Badvertising: Peaches and Golden Suds

In this installment of MarketSmiths Badvertising, we’ll take a look at why one of the world’s largest beer brands felt the need to pick on the little guys. As usual, DO NOT TRY THIS AT HOME! Although it’s now owned by Belgian-based InBev, Budweiser remains among the most iconic brands in America. But lately it’s…Continue Reading

Badvertising: “Party on, eh!”

In this installment of MarketSmiths’ Badvertising we examine what happens when big corporations fumble at social media. As usual, DO NOT TRY THIS AT HOME! Molson’s Facebook Fail Back in 2007, at the dawning of social media, Molson Coors Brewing (the third-largest U.S. brewer behind Anheuser-Busch and Miller) tried to get the party started by…Continue Reading

Badvertising: Too Funky Fresh?

In this installment of MarketSmiths’ Badvertising we examine what happens when corporations try to be too clever with their marketing—and get busted big time. As usual, DO NOT TRY THIS AT HOME! Sony PlayStation’s Fake Fan Site (and its bad spin) Back in 2006, a guy who went only by the name of “Charlie” created…Continue Reading

Badvertising: Crimes and Misdemeanors!

In this installment of MarketSmiths’ Badvertising we examine the time that American Apparel made a very odd flirt with celebrity endorsement. As usual, DO NOT TRY THIS AT HOME! American Apparel’s Weird Woody Allen Billboard When one thinks of American Apparel’s approach to marketing one usually envisions soft-core porn photos of scantily-clad women in provocative…Continue Reading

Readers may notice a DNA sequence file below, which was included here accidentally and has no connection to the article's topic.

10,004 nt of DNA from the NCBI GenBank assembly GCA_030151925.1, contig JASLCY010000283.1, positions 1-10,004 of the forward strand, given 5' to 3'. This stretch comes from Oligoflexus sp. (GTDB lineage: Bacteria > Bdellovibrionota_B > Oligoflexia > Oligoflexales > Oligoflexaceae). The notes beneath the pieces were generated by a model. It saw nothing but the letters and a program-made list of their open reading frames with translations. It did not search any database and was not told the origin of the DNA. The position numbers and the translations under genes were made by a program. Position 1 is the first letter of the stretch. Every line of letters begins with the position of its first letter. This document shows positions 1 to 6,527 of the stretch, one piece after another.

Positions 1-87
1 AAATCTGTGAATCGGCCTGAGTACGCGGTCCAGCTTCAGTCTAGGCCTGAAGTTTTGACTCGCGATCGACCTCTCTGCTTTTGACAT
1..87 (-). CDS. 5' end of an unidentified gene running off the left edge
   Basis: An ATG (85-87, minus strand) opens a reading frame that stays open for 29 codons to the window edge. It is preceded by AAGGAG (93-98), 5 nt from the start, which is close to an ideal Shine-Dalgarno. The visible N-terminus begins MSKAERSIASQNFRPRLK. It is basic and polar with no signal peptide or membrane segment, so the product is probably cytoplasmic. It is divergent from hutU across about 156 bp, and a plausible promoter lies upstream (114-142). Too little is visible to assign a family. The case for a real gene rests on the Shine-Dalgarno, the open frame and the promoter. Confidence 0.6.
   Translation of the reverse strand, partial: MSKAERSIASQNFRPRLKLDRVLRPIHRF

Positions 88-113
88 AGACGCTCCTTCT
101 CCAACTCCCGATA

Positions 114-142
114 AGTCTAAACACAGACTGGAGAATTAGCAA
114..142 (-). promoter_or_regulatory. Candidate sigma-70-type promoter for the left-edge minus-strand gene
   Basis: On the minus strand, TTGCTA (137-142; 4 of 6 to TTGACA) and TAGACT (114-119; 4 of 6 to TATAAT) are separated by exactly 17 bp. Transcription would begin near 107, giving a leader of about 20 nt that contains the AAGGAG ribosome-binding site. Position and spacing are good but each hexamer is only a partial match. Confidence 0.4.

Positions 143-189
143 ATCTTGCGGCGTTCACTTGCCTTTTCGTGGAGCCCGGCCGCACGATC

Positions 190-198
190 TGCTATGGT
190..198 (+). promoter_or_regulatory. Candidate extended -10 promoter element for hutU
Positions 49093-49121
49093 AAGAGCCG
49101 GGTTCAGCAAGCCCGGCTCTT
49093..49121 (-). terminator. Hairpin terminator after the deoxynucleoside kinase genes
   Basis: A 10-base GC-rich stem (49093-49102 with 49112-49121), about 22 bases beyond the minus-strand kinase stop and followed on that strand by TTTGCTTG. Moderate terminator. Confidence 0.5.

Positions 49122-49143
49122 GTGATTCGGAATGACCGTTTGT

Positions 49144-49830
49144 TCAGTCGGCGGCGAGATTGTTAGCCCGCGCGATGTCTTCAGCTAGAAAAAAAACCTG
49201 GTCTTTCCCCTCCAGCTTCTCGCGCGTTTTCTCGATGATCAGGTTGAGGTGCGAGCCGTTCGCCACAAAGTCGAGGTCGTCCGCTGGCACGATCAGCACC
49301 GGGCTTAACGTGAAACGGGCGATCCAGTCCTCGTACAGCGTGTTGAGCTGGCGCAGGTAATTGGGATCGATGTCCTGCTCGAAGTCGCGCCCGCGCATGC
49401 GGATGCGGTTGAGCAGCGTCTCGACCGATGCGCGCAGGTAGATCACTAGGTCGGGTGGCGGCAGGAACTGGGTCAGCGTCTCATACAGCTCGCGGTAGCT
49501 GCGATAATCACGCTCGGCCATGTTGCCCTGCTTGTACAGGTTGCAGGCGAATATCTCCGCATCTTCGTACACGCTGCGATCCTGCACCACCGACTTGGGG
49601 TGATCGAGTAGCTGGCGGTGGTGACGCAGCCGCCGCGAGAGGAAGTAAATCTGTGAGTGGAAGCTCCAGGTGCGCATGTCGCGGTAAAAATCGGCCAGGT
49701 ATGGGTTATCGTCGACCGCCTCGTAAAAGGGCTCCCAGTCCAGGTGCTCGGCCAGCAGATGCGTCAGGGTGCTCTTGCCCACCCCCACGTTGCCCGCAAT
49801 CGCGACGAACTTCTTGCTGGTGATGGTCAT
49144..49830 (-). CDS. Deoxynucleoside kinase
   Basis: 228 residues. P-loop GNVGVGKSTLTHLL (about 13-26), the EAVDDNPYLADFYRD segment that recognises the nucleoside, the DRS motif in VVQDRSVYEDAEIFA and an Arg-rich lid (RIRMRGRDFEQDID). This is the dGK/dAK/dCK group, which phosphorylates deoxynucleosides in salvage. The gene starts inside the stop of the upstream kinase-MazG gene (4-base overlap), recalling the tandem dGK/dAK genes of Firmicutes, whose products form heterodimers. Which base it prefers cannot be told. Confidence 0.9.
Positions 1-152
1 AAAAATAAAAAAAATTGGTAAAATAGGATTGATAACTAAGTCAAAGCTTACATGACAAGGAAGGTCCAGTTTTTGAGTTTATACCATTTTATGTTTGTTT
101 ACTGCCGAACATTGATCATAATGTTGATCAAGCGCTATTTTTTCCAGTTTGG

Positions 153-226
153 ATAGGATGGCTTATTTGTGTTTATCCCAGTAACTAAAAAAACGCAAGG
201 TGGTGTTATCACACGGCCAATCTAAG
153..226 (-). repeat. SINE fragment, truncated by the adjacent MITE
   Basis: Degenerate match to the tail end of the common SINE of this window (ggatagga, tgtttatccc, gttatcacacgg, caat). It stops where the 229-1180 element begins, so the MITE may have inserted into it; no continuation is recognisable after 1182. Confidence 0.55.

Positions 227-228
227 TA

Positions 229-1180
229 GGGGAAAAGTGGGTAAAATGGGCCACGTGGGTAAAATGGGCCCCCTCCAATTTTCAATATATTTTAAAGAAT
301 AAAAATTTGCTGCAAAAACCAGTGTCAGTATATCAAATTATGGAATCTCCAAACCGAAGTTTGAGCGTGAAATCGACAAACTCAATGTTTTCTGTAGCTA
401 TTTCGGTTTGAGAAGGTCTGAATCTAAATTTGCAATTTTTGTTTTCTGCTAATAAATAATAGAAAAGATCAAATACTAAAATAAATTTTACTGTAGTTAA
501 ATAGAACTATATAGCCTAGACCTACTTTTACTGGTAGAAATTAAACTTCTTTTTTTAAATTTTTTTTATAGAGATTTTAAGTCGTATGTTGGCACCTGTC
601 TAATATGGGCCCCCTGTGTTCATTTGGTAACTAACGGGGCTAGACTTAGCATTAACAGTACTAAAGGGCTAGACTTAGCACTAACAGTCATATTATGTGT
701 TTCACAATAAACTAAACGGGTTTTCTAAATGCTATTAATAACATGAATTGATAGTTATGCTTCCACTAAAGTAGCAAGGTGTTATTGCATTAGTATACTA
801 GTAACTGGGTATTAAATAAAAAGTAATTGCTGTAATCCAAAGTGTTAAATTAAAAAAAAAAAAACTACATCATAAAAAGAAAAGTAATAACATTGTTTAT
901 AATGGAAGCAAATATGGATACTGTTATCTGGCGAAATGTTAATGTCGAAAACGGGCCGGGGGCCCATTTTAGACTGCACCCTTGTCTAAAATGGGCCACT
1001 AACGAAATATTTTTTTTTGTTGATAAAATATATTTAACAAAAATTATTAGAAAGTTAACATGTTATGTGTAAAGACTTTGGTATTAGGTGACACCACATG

Badvertising: High-flying Hijinks

In this installment of MarketSmiths’ Badvertising we look at pranks posing as promotions and the cons of using controversy to market your wares. As usual, DO NOT TRY THIS AT HOME! Spirit Airline’s Slippery Oil Promotion It’s a fine line between trying to be cute and trying to drum up free publicity by creating a…Continue Reading

Badvertising: What’s Up, Doc?

In this installment of MarketSmiths’ Badvertising we examine Pfizer’s bogus doctor ads starring Dr. Robert Jarvik, inventor of the artificial heart. Funny thing is, Jarvik never practiced medicine. As usual, DO NOT TRY THIS AT HOME! Pfizer’s Physician Pflim-Pflam Pfiasco “I’m glad I take Lipitor, as a doctor and a dad. Lipitor is one of the most researched…Continue Reading

Badvertising: Plane Wrong

In this installment of MarketSmiths’ Badvertising we look at what happens when you exploit one tragedy in order to draw attention to another one. As usual, DO NOT TRY THIS AT HOME! The World Wildlife Fund’s 9/11 Major Fail Warm and fuzzy thoughts about endangered animals. A mission to save the planet. Cute little panda logo.…Continue Reading

Badvertising: Just Kidding Around

In this installment of MarketSmiths’ Badvertising we examine what happens when a company decides to act as their own advertising, design, marketing, and copywriting services agency. As usual, DO NOT TRY THIS AT HOME! St. Louis Cremation’s Weird, Confusing, Creepy, Kid Ads Probably the last thing you want is for people to call you up…Continue Reading

Badvertising: Kicking The Bucket

In this installment of MarketSmiths’ Badvertising we examine Malaysia Airlines’ notorious “bucket list” promotion, launched despite the airline’s two hugely publicized and tragic flights. As usual, DO NOT TRY THIS AT HOME! Malaysia Airline’s “Bucket” Backfire Bucket list is a phrase that means: “a list of things to do before dying,” and it originates from…Continue Reading

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Digital Strategy by MadPipe
Photography by Chellise Michael